> $_POST in PHP).


    The perspective was not any server-side application here.

    >> The message body of an HTTP POST
    >> request is a string, with a HTML form it is usually
    >>
    >> name1=value1&name2=value2
    >>
    >> etc., with names and values URL-encoded. It is only the server-side
    >> application, e.g. PHP, that makes an (associative) array (e.g.,
    >> $HTTP_POST_VARS or $_POST) out of it.

    >
    > I'm afraid you've missed the point altogether, which is that I was
    > correcting the previous poster's misapprehension that only one value could
    > be transmitted per submit button.


    No, I did notice that. Your answer was partially wrong anyway (as the
    question was completely wrong).


    PointedEars
    --
    Anyone who slaps a 'this page is best viewed with Browser X' label on
    a Web page appears to be yearning for the bad old days, before the Web,
    when you had very little chance of reading a document written on another
    computer, another word processor, or another network. -- Tim Berners-Lee
    Thomas 'PointedEars' Lahn, Dec 23, 2009
    #10
  11. The Natural Philosopher

    Doug Miller Guest

    In article <>, Thomas 'PointedEars' Lahn <> wrote:
    >Doug Miller wrote:
    >
    >> Thomas 'PointedEars' Lahn wrote:
    >>> Doug Miller wrote:
    >>>> The Natural Philosopher wrote:
    >>>>> I think I dint make myself clear. With js I can fire an evfent

    > ^^^^^^^^^^^^^^^^^^^^^^^^^^^^
    >>>>> handler., set any amount of post variables, and do a submit. I can even

    > ^^^^^^^^^^^^^^^^^^^^^^^^^^^^^^^^^^^^^^^^^^^^^^^^^^^^^^^^^^^^
    >>>>> submit to a totally different target or spawn a popup window.
    >>>>>
    >>>>> With strict HTML one button=one vale,
    >>>> No. The array of POST variables sent to the server includes all named
    >>>> input elements in the form, regardless of how many submit buttons there
    >>>> are.
    >>> There is no "array of POST variables".

    >>
    >> From the perspective of a server-side script, there certainly is (e.g.
    >> $_POST in PHP).

    >
    >The perspective was not any server-side application here.


    Actually, yes it was, since the OP was asking how to accomplish a task
    *without* using javascript, and my discussion with him described in a general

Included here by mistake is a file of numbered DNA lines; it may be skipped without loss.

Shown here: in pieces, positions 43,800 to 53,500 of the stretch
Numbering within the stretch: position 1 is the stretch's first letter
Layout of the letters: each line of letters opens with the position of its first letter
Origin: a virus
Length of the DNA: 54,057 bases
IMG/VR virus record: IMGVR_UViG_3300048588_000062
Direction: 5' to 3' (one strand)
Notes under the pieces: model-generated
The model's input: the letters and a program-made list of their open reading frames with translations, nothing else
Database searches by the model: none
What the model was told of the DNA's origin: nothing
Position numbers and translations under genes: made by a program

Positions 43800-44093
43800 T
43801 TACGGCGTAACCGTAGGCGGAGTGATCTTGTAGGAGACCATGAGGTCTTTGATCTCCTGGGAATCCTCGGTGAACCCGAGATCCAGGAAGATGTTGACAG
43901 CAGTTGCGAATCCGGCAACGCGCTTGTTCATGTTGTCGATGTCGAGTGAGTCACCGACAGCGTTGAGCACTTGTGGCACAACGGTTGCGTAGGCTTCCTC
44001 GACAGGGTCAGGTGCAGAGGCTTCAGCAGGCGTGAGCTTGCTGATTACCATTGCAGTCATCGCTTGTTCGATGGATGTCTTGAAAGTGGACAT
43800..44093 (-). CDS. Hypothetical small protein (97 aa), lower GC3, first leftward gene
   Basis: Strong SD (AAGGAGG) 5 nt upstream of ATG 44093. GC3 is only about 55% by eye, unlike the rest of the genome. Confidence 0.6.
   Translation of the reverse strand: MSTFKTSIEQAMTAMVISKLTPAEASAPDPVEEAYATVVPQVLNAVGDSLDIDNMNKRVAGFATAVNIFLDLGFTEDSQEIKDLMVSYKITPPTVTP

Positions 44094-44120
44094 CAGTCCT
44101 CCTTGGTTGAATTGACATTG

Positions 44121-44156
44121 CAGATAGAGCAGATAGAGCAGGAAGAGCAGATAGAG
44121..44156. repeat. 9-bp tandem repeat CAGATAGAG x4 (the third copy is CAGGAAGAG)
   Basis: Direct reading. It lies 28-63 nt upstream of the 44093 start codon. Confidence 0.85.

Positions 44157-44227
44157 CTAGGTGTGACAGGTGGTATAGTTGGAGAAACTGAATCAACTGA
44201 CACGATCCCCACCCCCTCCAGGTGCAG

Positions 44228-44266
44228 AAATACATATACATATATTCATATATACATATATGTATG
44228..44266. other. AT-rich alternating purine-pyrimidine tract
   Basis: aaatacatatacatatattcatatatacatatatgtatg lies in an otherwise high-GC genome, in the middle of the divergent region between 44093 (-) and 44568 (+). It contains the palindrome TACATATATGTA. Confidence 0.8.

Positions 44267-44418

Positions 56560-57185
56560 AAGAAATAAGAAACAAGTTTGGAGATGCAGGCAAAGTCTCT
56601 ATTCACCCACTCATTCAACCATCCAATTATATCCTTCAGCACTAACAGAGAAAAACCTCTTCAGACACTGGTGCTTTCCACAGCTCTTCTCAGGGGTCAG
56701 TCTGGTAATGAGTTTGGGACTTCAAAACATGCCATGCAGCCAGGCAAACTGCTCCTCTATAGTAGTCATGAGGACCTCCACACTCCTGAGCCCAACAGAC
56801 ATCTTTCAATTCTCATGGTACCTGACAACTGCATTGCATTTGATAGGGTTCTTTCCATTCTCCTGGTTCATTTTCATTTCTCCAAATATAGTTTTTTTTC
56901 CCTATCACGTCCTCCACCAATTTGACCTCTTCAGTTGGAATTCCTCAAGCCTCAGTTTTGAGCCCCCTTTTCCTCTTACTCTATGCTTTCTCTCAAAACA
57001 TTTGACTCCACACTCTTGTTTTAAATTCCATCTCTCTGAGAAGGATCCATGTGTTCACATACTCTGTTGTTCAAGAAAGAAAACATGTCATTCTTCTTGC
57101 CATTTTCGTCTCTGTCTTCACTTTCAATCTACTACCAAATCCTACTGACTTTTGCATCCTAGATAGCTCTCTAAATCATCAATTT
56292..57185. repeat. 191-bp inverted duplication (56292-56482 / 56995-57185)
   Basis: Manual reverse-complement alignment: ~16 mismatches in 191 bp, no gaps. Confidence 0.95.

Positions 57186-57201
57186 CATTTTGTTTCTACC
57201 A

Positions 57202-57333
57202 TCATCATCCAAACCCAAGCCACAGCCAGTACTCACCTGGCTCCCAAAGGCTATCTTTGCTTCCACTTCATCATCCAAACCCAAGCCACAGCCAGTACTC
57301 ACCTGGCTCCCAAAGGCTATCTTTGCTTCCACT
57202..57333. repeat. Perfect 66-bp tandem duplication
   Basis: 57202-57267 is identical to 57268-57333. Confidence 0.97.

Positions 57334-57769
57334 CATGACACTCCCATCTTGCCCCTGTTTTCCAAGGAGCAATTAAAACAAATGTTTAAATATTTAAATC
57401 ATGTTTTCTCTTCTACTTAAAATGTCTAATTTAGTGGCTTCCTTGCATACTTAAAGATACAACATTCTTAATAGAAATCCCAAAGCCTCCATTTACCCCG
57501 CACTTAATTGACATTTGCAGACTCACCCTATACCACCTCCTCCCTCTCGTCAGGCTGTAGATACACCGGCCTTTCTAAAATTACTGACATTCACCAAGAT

way how to manage it using server-side scripting.

    >
    >>> The message body of an HTTP POST
    >>> request is a string, with a HTML form it is usually
    >>>
    >>> name1=value1&name2=value2
    >>>
    >>> etc., with names and values URL-encoded. It is only the server-side
    >>> application, e.g. PHP, that makes an (associative) array (e.g.,
    >>> $HTTP_POST_VARS or $_POST) out of it.

    >>
    >> I'm afraid you've missed the point altogether, which is that I was
    >> correcting the previous poster's misapprehension that only one value could
    >> be transmitted per submit button.

    >
    >No, I did notice that. Your answer was partially wrong anyway (as the
    >question was completely wrong).


    Wrong in what way, pray tell?
    Doug Miller, Dec 23, 2009
    #11
  12. Doug Miller wrote:
    > In article <hgreb8$r8d$>, The Natural Philosopher <> wrote:
    >> Doug Miller wrote:

    >
    >> I think I dint make myself clear. With js I can fire an evfent handler.,
    >> set any amount of post variables, and do a submit. I can even submit to
    >> a totally different target or spawn a popup window.
    >>
    >> With strict HTML one button=one vale,

    >
    > No. The array of POST variables sent to the server includes all named input
    > elements in the form, regardless of how many submit buttons there are.
    >


    You still misunderstand, the action of pressing the button can only, by
    itself, _change_ ONE of them.

    Whereas an event handler can set up as many from that one button press
    as you care to code for.


    >> and unless I use two forms, one
    >> target URL and no spaewning of windows.
    >>
    >> With a straight URL I can spawn a window, but how to pass variables to
    >> it? Except with 'get'
    >> Cookies?